Old is found in lode deposits, residual deposits, alluvial deposits, bench deposits, streambed deposits, ancient rivers, and flood layers. A lode deposit is a crack or fissure in hardrock that’s full of gold. This is the original source of placer deposits.

goldResidual deposits are pieces of ore that have eroded away from a lode. They are usually directly under the lode that they broke away from.

Alluvial deposits are pieces of ore that have eroded away from a lode, but haven’t been deposited in a stream. The hill that they came from may no longer exist, or may even be further downhill.

Bench deposits are found on the banks of a stream, and streambed deposits are found under the water. You can start your exploration in the streambed. If you don’t see any signs there, chances are that the entire basin is bare.

Look for cracks or crevices in the rock at the bottom of the stream. Gold will settle into them. Any rough or irregular bedrock surface will act as a gold trap. Potholes in the bedrock will trap gold, so dig until you find the hard edges of the hole. Smooth and polished surfaces don’t trap gold well.

Dikes in the bedrock will trap gold in different ways. If it angles downstream, gold will to collect on the downstream side. If it angles upstream, it will tend to collect on the upstream side. Rock outcroppings from the stream sides work about this same way.

NuggetAny sudden drop-off into a deeper and larger volume of water is a good place to look. Boulders at the base of a waterfall will protect gold deposits from being boiled away by the falling water. Sometimes the gold will settle out just beyond the boilout point. If the slope of the streambed lessens and smoothes out, there may be a good sized deposit there. Look on topographical maps for places where the grade levels off and check it out.

Gold tends to follow the shortest route between bends.

Boulders in the stream may trap gold on the downstream side. Of course, if they are in the shortest path, they are even more likely to do so.


Location of Flood Gold in accretion

During the Tertiary period, about 2 million years ago, the mountains underwent a lot of twisting and faulting. Many streams were formed, most of which ran in a South-East direction. The benches of these ancient rivers and streams are well known for the rich deposits they contain. These deposits often have a deep blue color, and are called ‘Blue lead’, which turns a rusty reddish brown after being dug up and exposed to the air. They are often very hard and compacted.

Flood gold can be found at the bottom of flood layers where heavy storms with enough force to move large amounts of gold will produce concentrations. Watch for layers of differing color, hardness and consistency. Some hard layers may masquerade as bedrock, so don’t give up if the going gets a little hard. The shortest route idea applies here, also. Sharp bends may show good return in the inside edges quite far from the normal water line.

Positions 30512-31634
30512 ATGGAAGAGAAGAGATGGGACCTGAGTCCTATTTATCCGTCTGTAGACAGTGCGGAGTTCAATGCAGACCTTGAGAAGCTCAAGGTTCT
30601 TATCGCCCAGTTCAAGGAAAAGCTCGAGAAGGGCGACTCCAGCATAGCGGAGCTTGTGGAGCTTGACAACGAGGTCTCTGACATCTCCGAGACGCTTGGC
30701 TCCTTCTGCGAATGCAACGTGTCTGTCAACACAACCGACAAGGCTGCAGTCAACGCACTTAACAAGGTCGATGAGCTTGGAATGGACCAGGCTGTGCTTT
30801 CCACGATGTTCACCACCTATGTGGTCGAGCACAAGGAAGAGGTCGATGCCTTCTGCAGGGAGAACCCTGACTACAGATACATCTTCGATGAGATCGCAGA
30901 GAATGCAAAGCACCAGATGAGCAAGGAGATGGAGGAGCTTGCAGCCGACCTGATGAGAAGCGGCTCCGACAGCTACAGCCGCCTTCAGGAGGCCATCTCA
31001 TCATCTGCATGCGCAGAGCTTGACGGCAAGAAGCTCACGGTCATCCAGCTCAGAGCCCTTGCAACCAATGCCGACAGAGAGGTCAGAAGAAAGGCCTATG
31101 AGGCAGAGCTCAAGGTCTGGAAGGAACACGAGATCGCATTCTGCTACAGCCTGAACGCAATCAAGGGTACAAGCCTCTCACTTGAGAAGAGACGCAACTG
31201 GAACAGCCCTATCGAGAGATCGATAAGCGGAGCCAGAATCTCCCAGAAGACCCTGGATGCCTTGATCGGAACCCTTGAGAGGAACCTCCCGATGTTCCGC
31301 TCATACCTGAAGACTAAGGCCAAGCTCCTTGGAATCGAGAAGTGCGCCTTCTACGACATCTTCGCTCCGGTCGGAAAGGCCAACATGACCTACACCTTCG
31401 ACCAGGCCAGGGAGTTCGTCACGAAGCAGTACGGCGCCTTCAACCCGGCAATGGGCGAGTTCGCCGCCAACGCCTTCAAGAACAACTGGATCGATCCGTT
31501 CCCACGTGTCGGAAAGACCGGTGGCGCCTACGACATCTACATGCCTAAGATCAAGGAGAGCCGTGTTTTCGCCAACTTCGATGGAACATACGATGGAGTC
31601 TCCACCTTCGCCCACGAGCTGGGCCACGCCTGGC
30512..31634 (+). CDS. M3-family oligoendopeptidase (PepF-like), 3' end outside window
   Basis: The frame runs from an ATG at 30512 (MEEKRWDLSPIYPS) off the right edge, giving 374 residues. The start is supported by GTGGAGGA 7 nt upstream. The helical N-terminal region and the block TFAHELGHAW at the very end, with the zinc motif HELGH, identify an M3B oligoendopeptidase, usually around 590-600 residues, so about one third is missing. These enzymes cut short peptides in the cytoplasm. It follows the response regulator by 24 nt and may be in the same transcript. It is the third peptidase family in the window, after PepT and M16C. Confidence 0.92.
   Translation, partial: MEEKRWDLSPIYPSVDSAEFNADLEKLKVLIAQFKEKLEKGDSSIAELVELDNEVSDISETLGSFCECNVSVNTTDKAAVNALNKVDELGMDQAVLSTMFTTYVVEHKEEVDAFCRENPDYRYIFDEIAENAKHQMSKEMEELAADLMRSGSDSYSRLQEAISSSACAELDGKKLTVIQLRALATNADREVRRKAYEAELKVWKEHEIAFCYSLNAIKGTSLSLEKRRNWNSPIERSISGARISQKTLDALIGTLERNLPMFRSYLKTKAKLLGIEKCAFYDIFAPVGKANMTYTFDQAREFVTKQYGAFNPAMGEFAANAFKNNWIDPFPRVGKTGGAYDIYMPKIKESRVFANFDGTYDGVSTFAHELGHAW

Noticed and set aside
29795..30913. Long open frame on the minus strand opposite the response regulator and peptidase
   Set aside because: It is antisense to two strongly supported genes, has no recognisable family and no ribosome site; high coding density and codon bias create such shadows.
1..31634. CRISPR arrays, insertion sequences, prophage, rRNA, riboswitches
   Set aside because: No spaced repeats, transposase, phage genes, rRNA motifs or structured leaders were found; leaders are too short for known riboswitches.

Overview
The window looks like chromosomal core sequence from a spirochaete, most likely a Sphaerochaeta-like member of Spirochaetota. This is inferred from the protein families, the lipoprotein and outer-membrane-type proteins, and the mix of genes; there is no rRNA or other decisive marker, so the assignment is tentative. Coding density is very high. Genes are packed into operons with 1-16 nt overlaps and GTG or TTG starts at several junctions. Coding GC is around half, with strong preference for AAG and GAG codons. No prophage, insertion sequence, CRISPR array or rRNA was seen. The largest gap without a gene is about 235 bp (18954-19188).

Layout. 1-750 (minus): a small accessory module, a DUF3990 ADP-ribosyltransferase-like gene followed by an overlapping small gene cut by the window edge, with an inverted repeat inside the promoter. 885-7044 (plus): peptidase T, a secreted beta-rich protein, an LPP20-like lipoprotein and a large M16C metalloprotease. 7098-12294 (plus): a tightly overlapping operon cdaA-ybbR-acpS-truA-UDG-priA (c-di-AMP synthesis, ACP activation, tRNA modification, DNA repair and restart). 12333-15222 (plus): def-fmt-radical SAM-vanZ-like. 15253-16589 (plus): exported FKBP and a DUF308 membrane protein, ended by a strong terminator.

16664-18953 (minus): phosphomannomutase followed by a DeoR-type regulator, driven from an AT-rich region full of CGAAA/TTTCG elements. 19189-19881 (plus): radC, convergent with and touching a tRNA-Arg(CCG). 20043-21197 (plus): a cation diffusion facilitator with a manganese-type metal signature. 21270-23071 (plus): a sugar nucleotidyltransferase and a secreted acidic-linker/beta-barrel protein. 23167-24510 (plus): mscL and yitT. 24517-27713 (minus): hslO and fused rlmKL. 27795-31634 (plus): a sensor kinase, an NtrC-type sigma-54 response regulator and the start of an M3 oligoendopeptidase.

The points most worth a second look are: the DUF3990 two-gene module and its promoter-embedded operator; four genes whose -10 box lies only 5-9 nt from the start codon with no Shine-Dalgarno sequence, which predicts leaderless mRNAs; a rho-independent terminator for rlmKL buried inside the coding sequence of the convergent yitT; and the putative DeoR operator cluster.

Finding Gold and Nuggets

Tip #1

Look for gold where it has been found before. Doing research in off-peak season times is an excellent way to increase the odds of finding gold the first time out. There is no sense in wasting time looking for gold in an area that is known for NOT having any gold.

Tip #2

In rivers, gold will concentrate in areas where the water pressure decreases. But, gold moves when the water pressure is high. Therefore, imagine what the water flow would look like AT FLOOD STAGE, then look for areas where the water pressure would decrease. Typical areas would be in front of large boulders, on the insides of curves, along the banks, etc.

Tip #3

Stand at the “upriver end of an inside curve” on the river. Look up river to the previous curve, which should be on the opposite side of the river (but sometimes on the same side). Draw an imaginary line from where your standing to the upriver curve. Look for a line of large boulders that extends from where your standing to the upriver curve. Dredge this line of boulders, checking to see when your in the paystreak.

Tip #4

When dredging a section of the river that has deep bedrock, work the clay layers as if they were bedrock. Generally, gold will be located within the top 6″ of a clay layer. If you punch through farther than this, you will have to go to the top of the next clay layer.

Tip #5

Look for areas where bedrock is shallow, and look for areas that will trap gold; cracks, rough or broken bedrock, and large boulders. Always look for places that would have decreased water pressure at flood stage.

Tip #6

To find areas of shallower bedrock (compared to other areas of the river) when exposed bedrock cannot be seen, look up both sides of the canyon for exposed rock jutting out from the surrounding terrain directly across from each other. Draw an imaginary line down one side and up the other, joining the two outcroppings. . Where this line crosses the river is the area of shallowest bedrock.

Tip #7

Due to the weight of gold, it tends to settle “down.” So, look down into natures riffles. The cracks in the flat rock which forms the creek or river bottom may be scraped out with a screwdriver, knife, tooth brush and the like.

Tip #8

The “down stream” side of rocks and boulders are where gold will settle out of the current and is a good spot to dig for color.

Tip #9

Weeds also grow out of the cracks in bed rock, so don’t forget to pull weeds and wash the dirt from their roots into your pan! Some folks like to collect dirt from such places and take it home to pan later.